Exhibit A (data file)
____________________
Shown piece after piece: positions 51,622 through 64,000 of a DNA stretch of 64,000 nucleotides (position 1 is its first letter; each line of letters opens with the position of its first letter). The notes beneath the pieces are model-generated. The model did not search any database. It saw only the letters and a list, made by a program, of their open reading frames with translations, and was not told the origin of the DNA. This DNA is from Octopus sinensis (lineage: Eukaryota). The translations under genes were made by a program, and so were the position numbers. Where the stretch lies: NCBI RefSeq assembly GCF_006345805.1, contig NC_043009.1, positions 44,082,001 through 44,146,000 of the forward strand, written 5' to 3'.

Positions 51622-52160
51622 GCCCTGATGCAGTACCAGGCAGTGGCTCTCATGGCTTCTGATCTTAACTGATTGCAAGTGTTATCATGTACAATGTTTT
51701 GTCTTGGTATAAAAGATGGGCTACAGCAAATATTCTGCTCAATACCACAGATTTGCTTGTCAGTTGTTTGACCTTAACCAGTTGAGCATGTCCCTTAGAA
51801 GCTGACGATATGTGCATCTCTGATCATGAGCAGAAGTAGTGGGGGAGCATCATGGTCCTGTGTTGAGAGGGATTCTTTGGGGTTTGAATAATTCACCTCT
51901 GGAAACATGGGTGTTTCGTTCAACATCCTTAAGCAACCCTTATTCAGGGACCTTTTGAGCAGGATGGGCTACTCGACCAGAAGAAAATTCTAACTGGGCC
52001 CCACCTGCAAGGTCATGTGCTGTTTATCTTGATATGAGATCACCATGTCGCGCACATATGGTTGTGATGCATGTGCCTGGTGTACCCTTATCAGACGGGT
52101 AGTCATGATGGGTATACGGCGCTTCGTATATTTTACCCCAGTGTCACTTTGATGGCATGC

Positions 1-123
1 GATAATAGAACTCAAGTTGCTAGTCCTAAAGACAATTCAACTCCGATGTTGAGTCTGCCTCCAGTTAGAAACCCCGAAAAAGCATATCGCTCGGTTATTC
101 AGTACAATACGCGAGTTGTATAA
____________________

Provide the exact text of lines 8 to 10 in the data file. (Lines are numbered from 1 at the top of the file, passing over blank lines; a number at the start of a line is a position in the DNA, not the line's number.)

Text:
52101 AGTCATGATGGGTATACGGCGCTTCGTATATTTTACCCCAGTGTCACTTTGATGGCATGC

Positions 1-123
1 GATAATAGAACTCAAGTTGCTAGTCCTAAAGACAATTCAACTCCGATGTTGAGTCTGCCTCCAGTTAGAAACCCCGAAAAAGCATATCGCTCGGTTATTC